Tuesday, September 30, 2008
CJP Launches Proceedings Against Sacramento Judge
By SHERRI M. OKAMOTO, Staff Writer
The Commission on Judicial Performance instituted formal proceedings against Sacramento Superior Court Judge Peter J. McBrien the organization announced yesterday.
The notice of formal proceedings, authored by commission chair Orange Superior Court Frederick P. Horn, was filed Thursday, and charged McBrien with improperly threatening counsel with contempt, becoming embroiled in the proceedings before him, and ultimately abandoning a trial in the middle of a party’s case in chief. The jurist’s answer is due October 14, 2008.
While presiding over a routine marital dissolution between Mona Carlsson and Ulf Carlsson, the commission alleged that McBrien had “displayed impatience” with Ulf Carlsson’s counsel, and “repeatedly threatened a mistrial if the proceedings were not concluded quickly enough.”
McBrien also issued a sua sponte order that Carlsson produce certain financial documents that Carlsson was required to file as a public employee, even though the judge acknowledged that the documents were not relevant to the divorce proceedings. After Carlsson’s attorney suggested that her client may want to assert his Fifth Amendment right against self incrimination if Carlsson had made any mistake in filling out the forms, McBrien asked her whether he should hold her in contempt for refusing to produce the forms.
The judge later abruptly ended the proceedings by excusing himself to take a phone call right after Carlsson’s trial attorney, Sharon Huddle, called a witness to the stand and was in the midst of asking the witness a question. McBrien never returned to the bench, and eventually issued a ruling against Carlsson on virtually every issue.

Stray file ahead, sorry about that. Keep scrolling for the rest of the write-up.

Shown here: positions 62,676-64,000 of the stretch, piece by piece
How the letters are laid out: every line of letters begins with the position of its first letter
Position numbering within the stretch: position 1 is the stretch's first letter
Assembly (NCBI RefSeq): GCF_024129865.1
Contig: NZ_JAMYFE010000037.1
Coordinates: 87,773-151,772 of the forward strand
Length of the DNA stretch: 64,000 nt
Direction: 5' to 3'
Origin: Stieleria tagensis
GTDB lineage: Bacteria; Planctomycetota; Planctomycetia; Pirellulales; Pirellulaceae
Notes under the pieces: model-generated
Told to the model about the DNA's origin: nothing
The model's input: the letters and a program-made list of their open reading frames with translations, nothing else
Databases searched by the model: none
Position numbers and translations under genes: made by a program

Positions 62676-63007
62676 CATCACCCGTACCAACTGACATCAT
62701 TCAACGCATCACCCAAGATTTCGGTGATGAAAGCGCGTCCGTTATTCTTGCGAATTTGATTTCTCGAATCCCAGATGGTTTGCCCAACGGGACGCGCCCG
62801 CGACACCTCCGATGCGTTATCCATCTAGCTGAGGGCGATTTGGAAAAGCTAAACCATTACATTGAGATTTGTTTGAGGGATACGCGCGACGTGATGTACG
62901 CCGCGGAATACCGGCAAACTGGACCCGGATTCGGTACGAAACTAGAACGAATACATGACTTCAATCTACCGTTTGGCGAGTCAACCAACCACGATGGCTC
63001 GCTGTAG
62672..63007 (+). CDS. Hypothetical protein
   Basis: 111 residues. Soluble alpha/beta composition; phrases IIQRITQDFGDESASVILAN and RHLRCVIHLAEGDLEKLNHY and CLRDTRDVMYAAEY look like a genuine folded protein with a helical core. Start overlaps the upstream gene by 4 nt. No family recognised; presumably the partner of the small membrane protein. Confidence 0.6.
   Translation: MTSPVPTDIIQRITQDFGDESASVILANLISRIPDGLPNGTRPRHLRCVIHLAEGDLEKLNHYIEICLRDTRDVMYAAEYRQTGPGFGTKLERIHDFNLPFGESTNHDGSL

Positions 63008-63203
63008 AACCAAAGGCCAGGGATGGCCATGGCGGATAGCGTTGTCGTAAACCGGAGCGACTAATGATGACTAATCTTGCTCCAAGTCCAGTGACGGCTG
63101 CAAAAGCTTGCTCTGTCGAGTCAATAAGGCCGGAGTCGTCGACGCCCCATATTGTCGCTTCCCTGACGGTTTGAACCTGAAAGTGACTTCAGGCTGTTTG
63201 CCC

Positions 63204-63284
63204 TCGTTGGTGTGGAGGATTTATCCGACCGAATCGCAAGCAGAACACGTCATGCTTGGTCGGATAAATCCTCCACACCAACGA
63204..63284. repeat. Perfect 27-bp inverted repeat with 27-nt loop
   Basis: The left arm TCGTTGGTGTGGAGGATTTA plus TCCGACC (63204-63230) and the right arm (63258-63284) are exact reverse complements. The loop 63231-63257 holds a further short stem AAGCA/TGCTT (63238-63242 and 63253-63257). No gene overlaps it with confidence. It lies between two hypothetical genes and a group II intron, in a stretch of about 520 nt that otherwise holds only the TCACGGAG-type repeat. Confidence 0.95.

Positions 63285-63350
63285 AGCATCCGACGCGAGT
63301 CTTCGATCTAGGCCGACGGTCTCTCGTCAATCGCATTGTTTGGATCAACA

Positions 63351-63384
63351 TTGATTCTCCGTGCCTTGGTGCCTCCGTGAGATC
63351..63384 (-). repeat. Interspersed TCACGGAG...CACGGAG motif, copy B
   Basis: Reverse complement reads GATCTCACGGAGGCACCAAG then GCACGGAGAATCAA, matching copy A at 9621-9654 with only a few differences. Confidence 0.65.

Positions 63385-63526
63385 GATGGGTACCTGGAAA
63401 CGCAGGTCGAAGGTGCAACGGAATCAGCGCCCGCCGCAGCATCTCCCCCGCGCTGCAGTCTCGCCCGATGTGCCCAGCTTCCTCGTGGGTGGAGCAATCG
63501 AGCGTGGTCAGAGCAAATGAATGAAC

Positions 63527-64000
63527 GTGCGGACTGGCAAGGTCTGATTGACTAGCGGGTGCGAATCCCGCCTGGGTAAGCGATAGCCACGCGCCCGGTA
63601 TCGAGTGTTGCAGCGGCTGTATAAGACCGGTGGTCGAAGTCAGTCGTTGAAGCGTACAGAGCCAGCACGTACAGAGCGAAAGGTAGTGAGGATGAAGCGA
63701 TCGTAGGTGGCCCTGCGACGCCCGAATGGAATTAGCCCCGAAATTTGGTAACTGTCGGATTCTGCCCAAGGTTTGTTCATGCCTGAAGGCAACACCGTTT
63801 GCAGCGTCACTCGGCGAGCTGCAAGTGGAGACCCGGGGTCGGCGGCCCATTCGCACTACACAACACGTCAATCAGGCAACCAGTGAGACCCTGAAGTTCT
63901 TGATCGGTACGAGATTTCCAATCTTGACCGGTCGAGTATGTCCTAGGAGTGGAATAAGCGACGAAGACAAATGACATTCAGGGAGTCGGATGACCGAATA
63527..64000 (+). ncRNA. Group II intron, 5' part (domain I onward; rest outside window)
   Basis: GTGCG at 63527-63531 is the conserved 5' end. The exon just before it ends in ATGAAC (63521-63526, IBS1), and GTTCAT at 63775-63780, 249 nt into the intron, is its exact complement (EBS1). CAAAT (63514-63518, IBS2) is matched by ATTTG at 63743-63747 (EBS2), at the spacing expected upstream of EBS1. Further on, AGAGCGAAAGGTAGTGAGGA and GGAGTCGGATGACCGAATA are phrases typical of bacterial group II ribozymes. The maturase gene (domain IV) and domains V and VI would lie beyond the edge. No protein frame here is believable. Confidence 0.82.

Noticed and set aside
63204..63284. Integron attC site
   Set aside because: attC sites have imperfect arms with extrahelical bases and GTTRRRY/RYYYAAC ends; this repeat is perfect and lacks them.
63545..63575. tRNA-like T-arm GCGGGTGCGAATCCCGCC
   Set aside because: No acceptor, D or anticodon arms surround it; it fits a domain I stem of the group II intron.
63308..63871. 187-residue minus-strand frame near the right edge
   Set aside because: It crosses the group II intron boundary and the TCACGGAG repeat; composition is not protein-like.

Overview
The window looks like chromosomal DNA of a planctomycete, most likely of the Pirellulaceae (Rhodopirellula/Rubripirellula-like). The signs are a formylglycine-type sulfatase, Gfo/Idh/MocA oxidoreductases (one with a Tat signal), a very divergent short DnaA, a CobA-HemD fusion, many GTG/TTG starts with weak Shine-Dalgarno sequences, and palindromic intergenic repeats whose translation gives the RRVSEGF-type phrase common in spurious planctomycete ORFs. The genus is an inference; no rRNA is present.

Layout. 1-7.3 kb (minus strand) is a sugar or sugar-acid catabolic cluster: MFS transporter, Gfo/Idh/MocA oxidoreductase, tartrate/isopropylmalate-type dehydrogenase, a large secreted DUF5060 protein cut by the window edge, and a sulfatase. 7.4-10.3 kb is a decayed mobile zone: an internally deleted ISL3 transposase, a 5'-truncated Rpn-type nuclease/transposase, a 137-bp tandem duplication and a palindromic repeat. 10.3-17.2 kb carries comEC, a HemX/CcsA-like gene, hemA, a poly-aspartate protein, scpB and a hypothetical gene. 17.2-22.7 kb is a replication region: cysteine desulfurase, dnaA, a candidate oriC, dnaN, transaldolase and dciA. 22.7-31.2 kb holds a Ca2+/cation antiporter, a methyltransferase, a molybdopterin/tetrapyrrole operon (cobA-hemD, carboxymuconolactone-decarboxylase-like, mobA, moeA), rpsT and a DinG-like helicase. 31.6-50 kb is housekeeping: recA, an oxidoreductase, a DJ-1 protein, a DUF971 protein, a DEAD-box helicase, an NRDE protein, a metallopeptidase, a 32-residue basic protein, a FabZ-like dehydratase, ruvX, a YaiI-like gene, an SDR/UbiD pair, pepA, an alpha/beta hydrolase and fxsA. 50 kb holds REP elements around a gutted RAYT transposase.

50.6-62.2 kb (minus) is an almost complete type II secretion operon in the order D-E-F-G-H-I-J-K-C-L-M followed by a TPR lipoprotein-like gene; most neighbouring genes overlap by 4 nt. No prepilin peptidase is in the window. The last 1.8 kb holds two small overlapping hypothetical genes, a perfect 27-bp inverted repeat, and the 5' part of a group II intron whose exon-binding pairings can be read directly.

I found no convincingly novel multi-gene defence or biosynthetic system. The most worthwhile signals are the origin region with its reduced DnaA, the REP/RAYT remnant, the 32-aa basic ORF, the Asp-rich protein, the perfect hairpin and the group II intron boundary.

Shortly after the end of the Carlsson trial, the notice alleged, McBrien instructed the courtroom clerk to ask the court reporter to prepare a partial transcript of Carlsson’s testimony regarding the financial documents, and sent the transcript to Carlsson’s employer, causing Carlsson to lose his job. McBrien never disclosed his actions to the parties.
In May, the Third District Court of Appeal held that McBrien’s behavior “openly violated” the precepts of due process and so infected the integrity of the process that reversal was required without an assessment of actual prejudice.
McBrien was also charged with engaging in improper ex parte communications in two separate trials, and the notice alleged that McBrien’s conduct as a whole constituted willful misconduct, persistent failure or inability to perform the duties of a judge, and conduct prejudicial to the administration of justice.
San Francisco attorney James A. Murphy, Esq., of Murphy, Pearson, Bradley and Feeney is representing McBrien before the council.
Murphy opined “when all of the facts comes out there will be a complete understanding of what [McBrien] did, why he did it, and that he should not be found guilty of any type of misconduct”
The attorney called the charges “a ticky tacky foul they wouldn’t call in the NBA,” and argued they should not form the basis of misconduct, and “go to the heart of how the Sacramento Superior Court handles its family law department.”
The court is “overburdened with work,” Murphy explained, and has a limit on the amount of time that can be used to try cases. He said that the Carlsson matter had already exceeded its allotted time, and it was 4:29 in the afternoon when McBrien left the bench to take an emergency protective order call.
The court was required to shut down at 4:30 because it did not have the funding to pay for overtime, Murphy said, and that the testimony being presented by Carlsson’s attorney “was going to be redundant,” Murphy said.
Murphy also denied that McBrien had ever threatened Carlsson’s attorney with contempt. He argued that the judge’s query about whether Huddle’s response should place her “‘in the possibility of contempt’” was merely an accurate statement of fact.
“If you defy a judge’s order, I think that most people would think that you could be held in contempt of court,” he said.
Carlsson said yesterday that he had not yet been notified about the proceedings, but vowed “I’m going to nail [him].”
He led an unsuccessful effort to recall McBrien this year, but swore he was going to try again. “I’ll get my way because I won’t give up,” he said. “I won’t stop until I have him.”
The CJP, which is composed of three judges, two lawyers, and six public members, publicly admonished McBrien after he plead guilty to misdemeanor vandalism for chopping down oak trees on public land because they obscured the view of the American River from his home in April 2002.
McBrien, 63, was appointed to the Sacramento Municipal Court in 1987 by then-Gov. George Deukmejian, and elevated by Deukmejian to the superior court in 1989.
Copyright 2008, Metropolitan News Company